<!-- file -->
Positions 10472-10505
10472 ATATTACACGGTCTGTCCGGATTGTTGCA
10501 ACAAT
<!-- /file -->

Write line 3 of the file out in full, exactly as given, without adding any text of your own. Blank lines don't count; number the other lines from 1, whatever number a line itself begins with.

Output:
10501 ACAAT